Carl Love

## 24322 Reputation

9 years, 353 days
Natick, Massachusetts, United States
My name was formerly Carl Devore.

## copy(g) ?...

After executing the statement

gn:= g;

gn is identical to g, so any changes made to gn will automatically be made to g also. To avoid this, i.e. to create a separate independent matrix, use copy:

gn:= copy(g);

But I can't tell for sure if this is what you need because you never use gn after constructing it. So the only way that the code as posted makes sense is if the changes are made to g. Perhaps you didn't upload the whole code.

Also, the double if statement at the end can be replaced by

if not (j in s[i] xor n in s[i]) then g[j,n]:= 0 end if;

## ::`+`, nops, op, indets, and degree...

To avoid unintended conversion of monomials, you can check if the expression is of type `+`.

Example:

 > p:= randpoly([x,y,z]); > evalb(p::`+`); > `if`(p::`+`, nops, 1)(p); > L:= `if`(p::`+`, [op], `[]`)(p); > tL:= indets ~ (L); > nL:= nops ~ (tL); > [seq]({seq}(v=degree(L[k],v), v= tL[k]), k= 1..nops(L)); ## eval...

You simply need to do

eval(x(t), dsn1(1));

Let me know how that goes.

## Go one step backwards before going forwa...

Building upon Markiyan's excellent observation about erf (which I wish I could vote up, but can't because it's a comment), we see that the Asker's original problem can be done thus (which I call going one step backwards before going forward):

 > restart;
 > f:= exp(-(x+sigma)^2/2/sigma^2); > diff(int(f,x), x\$(n+1)); And also we see that Maple's algorithm for arbitrary order differentiation could be very easily improved. It would be trivial for it to check this method after other methods have failed.

## Fencepost error...

You've made the classic so-called fencepost error. Think of the trapezoids as the gaps between posts of a fence, and think of the evaluation points as the fenceposts. There are n of gaps, hence n+1 posts. In your CompTrap, you have n+2 evaluation points: a, b, and n done in the loop. The loop needs to stop at n-1.

Also, in your test comparison integral, you are integrating from 8 to 1. You should go from 1 to 8.

You can compare your procedure with Maple's own trapezoid rule procedure like this: The call

CompTrap(f, a, b, n);

should produce the same result (*footnote) as

Student:-Calculus1:-ApproximateInt(f(x), x= a..b, method= trapezoid, partition= n);

This is a good way to test whether your procedure is correctly implementing the rule.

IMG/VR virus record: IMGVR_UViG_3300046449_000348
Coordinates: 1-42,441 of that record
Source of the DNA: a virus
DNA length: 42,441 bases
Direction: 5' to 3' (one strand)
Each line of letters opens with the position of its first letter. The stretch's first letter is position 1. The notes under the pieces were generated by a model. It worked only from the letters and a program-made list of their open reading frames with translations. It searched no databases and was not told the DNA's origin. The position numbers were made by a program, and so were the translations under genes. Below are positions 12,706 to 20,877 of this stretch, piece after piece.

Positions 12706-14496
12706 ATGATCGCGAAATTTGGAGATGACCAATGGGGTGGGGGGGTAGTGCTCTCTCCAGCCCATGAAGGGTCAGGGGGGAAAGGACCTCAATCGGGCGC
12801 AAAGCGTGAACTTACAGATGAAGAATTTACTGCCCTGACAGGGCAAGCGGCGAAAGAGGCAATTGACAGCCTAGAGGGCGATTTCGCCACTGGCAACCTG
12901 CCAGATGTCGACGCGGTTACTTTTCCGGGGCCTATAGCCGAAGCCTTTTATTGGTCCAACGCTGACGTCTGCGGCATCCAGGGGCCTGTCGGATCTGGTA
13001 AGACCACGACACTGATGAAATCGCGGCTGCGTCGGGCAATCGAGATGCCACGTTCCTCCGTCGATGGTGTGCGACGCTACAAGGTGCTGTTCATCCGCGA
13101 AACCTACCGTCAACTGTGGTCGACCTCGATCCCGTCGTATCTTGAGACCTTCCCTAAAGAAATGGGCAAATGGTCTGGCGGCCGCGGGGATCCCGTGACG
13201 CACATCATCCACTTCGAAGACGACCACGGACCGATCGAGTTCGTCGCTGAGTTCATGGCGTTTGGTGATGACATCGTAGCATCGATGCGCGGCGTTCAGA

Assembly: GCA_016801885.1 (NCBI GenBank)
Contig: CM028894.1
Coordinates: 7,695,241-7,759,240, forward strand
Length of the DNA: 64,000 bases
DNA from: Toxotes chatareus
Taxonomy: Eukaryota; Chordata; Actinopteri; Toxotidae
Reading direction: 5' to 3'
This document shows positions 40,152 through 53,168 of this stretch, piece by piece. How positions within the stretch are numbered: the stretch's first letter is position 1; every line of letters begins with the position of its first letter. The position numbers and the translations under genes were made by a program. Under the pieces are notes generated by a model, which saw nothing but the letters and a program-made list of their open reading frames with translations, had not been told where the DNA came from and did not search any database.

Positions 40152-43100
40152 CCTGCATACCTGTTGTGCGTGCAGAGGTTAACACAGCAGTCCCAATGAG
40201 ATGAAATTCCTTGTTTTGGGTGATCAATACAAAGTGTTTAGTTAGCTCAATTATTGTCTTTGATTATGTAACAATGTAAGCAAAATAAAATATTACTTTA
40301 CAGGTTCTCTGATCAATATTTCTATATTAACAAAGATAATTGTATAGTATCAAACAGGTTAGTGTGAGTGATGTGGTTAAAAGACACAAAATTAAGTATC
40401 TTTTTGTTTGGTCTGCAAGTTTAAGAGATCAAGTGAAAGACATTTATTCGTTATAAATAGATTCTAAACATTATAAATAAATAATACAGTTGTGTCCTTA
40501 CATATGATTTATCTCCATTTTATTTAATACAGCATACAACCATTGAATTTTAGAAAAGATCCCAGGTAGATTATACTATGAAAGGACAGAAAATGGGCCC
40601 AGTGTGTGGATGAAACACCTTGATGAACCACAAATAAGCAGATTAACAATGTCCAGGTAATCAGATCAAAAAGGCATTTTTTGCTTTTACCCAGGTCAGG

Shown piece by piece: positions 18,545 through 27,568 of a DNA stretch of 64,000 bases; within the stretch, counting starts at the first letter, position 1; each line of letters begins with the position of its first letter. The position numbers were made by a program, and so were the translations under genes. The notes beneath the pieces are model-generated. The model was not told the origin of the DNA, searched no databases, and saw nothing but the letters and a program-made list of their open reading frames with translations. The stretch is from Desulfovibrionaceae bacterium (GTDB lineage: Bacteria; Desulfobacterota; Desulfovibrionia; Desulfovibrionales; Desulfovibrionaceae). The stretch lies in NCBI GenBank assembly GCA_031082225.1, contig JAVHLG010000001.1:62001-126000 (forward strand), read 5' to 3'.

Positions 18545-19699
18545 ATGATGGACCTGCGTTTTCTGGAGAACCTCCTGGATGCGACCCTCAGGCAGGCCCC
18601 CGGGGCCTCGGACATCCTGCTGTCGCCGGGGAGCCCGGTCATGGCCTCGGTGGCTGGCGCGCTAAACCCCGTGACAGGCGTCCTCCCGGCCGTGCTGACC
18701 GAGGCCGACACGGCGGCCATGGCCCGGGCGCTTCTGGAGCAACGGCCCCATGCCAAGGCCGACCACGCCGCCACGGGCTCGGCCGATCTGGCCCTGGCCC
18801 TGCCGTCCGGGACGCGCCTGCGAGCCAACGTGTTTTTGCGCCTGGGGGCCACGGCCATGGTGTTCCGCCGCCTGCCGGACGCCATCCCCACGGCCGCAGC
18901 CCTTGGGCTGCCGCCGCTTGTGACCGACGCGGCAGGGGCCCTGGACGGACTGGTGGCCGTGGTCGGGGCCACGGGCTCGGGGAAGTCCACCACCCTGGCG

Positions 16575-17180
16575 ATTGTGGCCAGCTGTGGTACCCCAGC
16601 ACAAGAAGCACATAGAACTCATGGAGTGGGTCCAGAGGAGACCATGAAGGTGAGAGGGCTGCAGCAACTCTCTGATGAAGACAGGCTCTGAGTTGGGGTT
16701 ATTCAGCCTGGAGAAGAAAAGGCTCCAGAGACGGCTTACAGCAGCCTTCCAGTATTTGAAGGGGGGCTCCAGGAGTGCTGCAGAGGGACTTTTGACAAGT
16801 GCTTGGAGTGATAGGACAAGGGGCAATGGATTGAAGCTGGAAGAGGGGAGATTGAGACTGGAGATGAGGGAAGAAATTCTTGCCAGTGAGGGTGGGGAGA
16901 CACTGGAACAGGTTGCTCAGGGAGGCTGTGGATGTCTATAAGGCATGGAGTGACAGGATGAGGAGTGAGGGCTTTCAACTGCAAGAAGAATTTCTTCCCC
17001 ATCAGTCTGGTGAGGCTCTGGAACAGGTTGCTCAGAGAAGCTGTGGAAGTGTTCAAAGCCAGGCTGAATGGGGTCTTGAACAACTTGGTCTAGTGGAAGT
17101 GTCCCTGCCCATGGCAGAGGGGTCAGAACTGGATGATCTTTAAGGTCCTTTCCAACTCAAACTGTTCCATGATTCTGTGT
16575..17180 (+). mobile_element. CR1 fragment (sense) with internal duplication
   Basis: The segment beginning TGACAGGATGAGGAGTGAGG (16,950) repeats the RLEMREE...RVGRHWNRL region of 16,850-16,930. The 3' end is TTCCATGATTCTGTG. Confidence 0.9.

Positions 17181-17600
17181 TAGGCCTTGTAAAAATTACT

It is also good to compare against the integral done by Maple's more sophisticated methods, as you did. This is a way of testing whether the rule itself is good, not testing your implementation of it. You can also study the rate of convergence of the rule.

A matter of style in your procedure: Be careful of how you mix "pure" exact symbolic computation with floating-point numeric computation. Your procedure has 0.5 near the end. You should probably change that to exact (1/2).

Regarding your Simpson's Rule procedure: In addition to the fencepost error, there five other errors in that, three algorithmic and two syntactic. Two of the algorithmic errors are super obvious and the third is subtle; both syntactic errors are essentially the same. If you find any two of the five, I'll point out another two. Deal? Also, why did you change the parameter n from the trapezoid procedure to j in the Simpson's procedure? Maple doesn't care which you use, but the change may have clouded your thinking and led to one of the errors.

You can test/compare your procedure with Maple's own implementation of Simpson's rule by using the same Student command as above, but changing trapezoid to simpson.

(*footnote): After you apply evalf, there may be a small deviation due to rounding error. This may affect the last digit.

## Unevaluated functions in Maple...

You were close. That's actually fairly impressive for one's first day with Maple (and the day is young in my time zone).

An unevaluated function does need to have at least a name, something to put immediately in front of the (a, b, c, d). You are right that no explict expression or -> is needed. I think from your example that you want to name it B. Do this:

restart;
mtaylor(B(a,b,c,d), [a=e,b=f,c=g,d=h], 2);

Does that give you what you want? I made the order 2 because 1 is too trivial an example for you to see what Maple is doing. Please feel free to followup here on MaplePrimes. Have fun exploring Maple.

## Old-fashioned...

@iazaroff I wasn't suggesting that you switch to Maple Input permanently. Rather, I was asking as a means of testing what was wrong with your particular system. But it's fine with me if you do switch to Maple Input. I never use 2D Input myself, and I find that it's much harder to answer other users' questions if they use it.

Someone else who is more adept with the 2D Input than I am can probably fix your problem. However, If you're happy with the Maple Input, you can do as I do and make it the default: Go to the Tools Menu, then select Options, then the Display tab. In the top box, select Maple Notation, then click Apply Globally at the bottom.

## It doesn't simplify...

That one does not simplify. But that is not analogous to your first example: This second example has a product of two square roots in numerator; the first has a single square root in the numerator. In general, sqrt(a)*sqrt(b) <> sqrt(a*b). If I make this small change in your second example (combining the square roots in the numerator), it will simplify to 1 without using assumptions.